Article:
Georgia's Little White House a perfect getaway for Presidents Day | News
Nestled on the northern slope of Georgia's Pine Mountain is the world-famous retreat of President Franklin D. Roosevelt. Operated by the Georgia Department of Natural Resources, the Little White House has hosted millions of visitors.
It was the naturally-heated mineral waters that gushed from the base of Pine Mountain -rising over 1,000 feet above sea level- that first drew FDR to Warm Springs.
Roosevelt, who was stricken with infantile paralysis (polio) at age 39, came seeking treatment in the mineral waters.
According to Roosevelt's Little White House manager, Robin Glass, "Swimming in the warm springs gave Roosevelt the inner strength to re-enter politics, running for the Governorship of New York and later the Presidency."
"It was here Roosevelt invested two-thirds of his personal fortune to establish the Georgia Warm Springs Foundation. Funding came from the March of Dimes and provided the money for research and post-polio treatment across the nation." Glass said.
Today, Roosevelt's Little White House is Georgia's most visited State Historic Site. A recent resolution by the Georgia legislature honored the site for providing innovative programming and welcoming over 75,000 visitors a year.
A visit to the Little White House is perfect for all ages. Families, history buffs, Girl Scouts, Boy Scouts and particularly students.
The historic site offers an 11,000 square foot memorial museum which houses a theatre, hundreds of artifacts, and the President's 1938 Ford convertible.
Outside the museum visitors see the "Walk of State Stones." Dedicated in 1959, the walkway includes a special stone and flag from all 50 states and the District of Columbia. The original guard shacks that housed the Secret Service and Marines responsible for protecting the President remain. There's also the servants quarters and guest cottage which are open to the public.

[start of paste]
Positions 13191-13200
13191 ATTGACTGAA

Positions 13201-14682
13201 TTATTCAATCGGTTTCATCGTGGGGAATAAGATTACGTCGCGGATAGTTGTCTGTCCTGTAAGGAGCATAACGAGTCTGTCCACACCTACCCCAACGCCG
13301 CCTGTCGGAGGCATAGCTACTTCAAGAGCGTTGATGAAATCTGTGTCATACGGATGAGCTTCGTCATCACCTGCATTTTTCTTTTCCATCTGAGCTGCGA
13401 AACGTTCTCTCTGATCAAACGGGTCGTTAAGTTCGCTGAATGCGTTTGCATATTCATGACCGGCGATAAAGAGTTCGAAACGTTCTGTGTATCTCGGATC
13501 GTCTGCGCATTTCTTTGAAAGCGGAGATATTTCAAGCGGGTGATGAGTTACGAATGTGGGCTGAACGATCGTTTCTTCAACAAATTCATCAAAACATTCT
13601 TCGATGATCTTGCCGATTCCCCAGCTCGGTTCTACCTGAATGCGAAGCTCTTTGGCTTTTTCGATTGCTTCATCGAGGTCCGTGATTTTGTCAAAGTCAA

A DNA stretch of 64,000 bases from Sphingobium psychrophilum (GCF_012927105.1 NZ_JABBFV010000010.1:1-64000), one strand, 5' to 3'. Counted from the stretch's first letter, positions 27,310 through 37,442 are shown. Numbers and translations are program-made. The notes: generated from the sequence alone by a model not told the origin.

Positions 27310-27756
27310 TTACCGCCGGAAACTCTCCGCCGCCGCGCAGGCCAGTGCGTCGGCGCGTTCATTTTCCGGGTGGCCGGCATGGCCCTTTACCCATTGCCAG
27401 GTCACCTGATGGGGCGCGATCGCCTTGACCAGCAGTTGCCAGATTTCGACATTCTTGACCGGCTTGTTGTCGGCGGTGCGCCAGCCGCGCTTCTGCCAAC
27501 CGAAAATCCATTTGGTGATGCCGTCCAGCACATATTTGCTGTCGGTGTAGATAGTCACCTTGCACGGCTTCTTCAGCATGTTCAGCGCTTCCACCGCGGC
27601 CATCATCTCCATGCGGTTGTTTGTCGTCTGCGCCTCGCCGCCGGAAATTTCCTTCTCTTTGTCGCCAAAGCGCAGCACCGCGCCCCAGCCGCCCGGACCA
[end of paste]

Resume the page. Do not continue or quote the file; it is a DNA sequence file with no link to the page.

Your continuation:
The home itself is a modest cottage. Eight rooms, maintained exactly as it appeared on the Presidents final visit in April of 1945. A legacy building houses the "Unfinished Portrait." A watercolor which was being painted as the President collapsed at Little White House on April 12, 1945. He died a short while later.
Admission also includes the historic pools museum. Visitors can see where FDR and polio patients received their warm water therapy.
According to Dr. Joe Morrow, a board member of the non-profit Friends of Roosevelt's Little White House, "Every day is Presidents Day at the Little White House. We celebrate the life and legacy of our nation’s longest-serving President. Not only is a visit educational, it's also fun. It was from FDR's experiences in rural Georgia that we got the New Deal and conquered polio."
"Warm Springs changed FDR. And FDR changed the world." Morrow said.
Roosevelt's Little White House State Historic Site is open 9 a.m. - 4:45 p.m. EST daily. For more information call (706) 655-5870.